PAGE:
FIFA president Gianni Infantino was re-elected by acclaim to another four-year term on Thursday after suggesting the financial results under his leadership would keep an industry CEO in the job for life.
Infantino had no opponent in the election and won by acclaim instead of a formal vote by the FIFA Congress in Kiagli, Rwanda. The 211 member federations saw their basic annual funding from FIFA rise from $250,000 to $2 million since his first win in 2016.
FIFA had $4 billion in reserves after the World Cup in Qatar finished in December. It has conservatively forecast record revenue of at least $11 billion through the 2026 World Cup in North America.
“If a CEO tells the stakeholders that the products were multiplied by seven, I believe that they would keep that CEO forever,” Infantino told FIFA members. “They would love for this story to keep on going.
“But I am here for a four-year cycle only,” added Infantino, whose presidency can eventually run to 15 years through 2031.
The Swiss lawyer was first elected in 2016 with FIFA in crisis after a sweeping United States federal investigation of corruption removed a swath of soccer officials in the Americas. The fallout also removed veteran FIFA president Sepp Blatter from office within months of being re-elected.
Under Infantino, FIFA has created new and bigger competitions — raising its income and giving national teams more chances to qualify for the men’s and women’s World Cups, while facing down resistance from European soccer officials.
FIFA’s support for 2022 World Cup host Qatar, where Infantino moved to live in 2021, and his close ties to Saudi Arabian soccer have also caused unease among rights activists and some European member federations. That spilled over at the World Cup in a dispute when FIFA and Qatari organizers blocked some team captains from wearing an anti-discrimination armband.
“To all those that love me, and I know there are so many, and those that hate me, and I know there are a few, I love you all of course, today especially,” Infantino said after being elected.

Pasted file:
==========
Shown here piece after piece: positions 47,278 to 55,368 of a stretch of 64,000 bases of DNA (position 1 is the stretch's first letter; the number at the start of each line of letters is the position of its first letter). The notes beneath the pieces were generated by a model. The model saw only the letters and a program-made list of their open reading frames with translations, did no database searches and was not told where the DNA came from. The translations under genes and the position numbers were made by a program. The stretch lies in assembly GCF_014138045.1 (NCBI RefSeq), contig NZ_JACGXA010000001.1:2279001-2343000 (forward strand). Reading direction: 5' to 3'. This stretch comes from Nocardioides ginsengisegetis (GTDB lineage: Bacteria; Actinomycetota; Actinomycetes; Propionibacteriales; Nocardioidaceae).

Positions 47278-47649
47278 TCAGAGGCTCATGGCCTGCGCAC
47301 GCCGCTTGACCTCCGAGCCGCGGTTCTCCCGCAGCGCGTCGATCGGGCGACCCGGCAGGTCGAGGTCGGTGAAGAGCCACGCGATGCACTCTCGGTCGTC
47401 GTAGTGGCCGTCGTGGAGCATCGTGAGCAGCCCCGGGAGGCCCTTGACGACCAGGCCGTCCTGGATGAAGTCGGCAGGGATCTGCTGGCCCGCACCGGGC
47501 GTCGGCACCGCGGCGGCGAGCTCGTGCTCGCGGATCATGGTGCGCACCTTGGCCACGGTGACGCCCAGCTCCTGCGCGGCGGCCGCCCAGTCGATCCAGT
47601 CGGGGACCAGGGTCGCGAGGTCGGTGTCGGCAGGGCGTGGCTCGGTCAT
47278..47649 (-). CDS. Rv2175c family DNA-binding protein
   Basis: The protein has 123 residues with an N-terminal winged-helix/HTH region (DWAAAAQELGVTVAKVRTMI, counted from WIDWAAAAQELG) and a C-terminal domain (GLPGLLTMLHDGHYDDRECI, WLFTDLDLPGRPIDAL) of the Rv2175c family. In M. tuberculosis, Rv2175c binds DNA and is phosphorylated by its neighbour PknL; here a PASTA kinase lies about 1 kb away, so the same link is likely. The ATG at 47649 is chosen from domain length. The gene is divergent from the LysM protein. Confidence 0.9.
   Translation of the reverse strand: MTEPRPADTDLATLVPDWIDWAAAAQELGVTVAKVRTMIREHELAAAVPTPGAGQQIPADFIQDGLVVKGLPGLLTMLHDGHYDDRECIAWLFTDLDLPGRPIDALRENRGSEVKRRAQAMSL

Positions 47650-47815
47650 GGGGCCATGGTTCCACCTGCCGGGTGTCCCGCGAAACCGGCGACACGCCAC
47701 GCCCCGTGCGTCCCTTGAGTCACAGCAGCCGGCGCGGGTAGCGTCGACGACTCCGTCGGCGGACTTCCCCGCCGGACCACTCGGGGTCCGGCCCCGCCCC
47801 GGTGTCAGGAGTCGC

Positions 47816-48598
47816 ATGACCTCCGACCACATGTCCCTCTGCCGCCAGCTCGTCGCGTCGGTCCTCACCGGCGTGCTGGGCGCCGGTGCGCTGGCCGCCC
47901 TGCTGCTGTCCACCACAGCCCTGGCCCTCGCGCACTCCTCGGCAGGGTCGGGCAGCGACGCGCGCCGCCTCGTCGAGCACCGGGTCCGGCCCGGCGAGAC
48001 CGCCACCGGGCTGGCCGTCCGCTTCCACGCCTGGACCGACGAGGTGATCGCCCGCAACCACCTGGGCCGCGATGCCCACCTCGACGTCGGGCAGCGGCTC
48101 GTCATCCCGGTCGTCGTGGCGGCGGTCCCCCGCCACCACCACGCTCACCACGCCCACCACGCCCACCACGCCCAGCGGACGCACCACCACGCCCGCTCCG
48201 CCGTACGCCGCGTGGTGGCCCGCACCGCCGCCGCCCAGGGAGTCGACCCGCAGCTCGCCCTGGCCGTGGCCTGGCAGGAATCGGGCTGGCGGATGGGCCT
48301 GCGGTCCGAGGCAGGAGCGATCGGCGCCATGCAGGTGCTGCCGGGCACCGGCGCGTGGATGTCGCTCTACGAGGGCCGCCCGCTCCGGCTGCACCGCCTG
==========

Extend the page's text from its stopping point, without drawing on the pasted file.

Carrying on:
In an earlier congress-opening address, Infantino said he took inspiration from Rwanda’s recovery from a civil war in the 1990s when his own campaign to become FIFA president in 2016 was struggling.
Infantino said he was told on a campaign visit to Rwanda he would not be supported.
“Of course, I was pretty depressed, about to give up,” he said, recalling a visit he made to the Kigali Genocide Memorial. “What this country has suffered and how this country came back up is inspiring for the entire world. So, I certainly couldn’t give up because somebody is telling me something.”
The president of Rwanda, Paul Kagame, then made a speech traditionally offered to the host nation’s head of state.
Kagame defended Qatar, calling its critics “hypocritical” and urging for “bad politics” to be kept out of sports.
The Norwegian soccer federation put forth a proposal pushing FIFA to compensate migrant workers who helped build Qatar’s World Cup projects, but federation president Lise Klaveness did not address the congress as expected.
Instead, the head of an in-house FIFA panel on human rights issues, Gibraltar soccer official Michael Llamas, said his group would assess Qatar’s progress and publish a report in full transparency.
“There can be little doubt that FIFA’s work on these areas has grown increasingly robust over the years and there is also little doubt that we are starting to have real, tangible impact,” Llamas said in a taped video message to the congress.
Earlier, Infantino had reminded the congress of his invitations to attend two editions of the G20 meetings of world leaders and his close ties to United Nations agencies such as the World Health Organization.
“We are a football organization. We are not the Red Cross or Greenpeace or any other organizations who are doing great work,” said Infantino, who has tried to insert FIFA into world politics.
“But we have responsibility as well. We have a responsibility to help tackle global challenges,” he said, identifying “climate, human rights, diseases, disabilities.”
Story by GRAHAM DUNBAR | Associated Press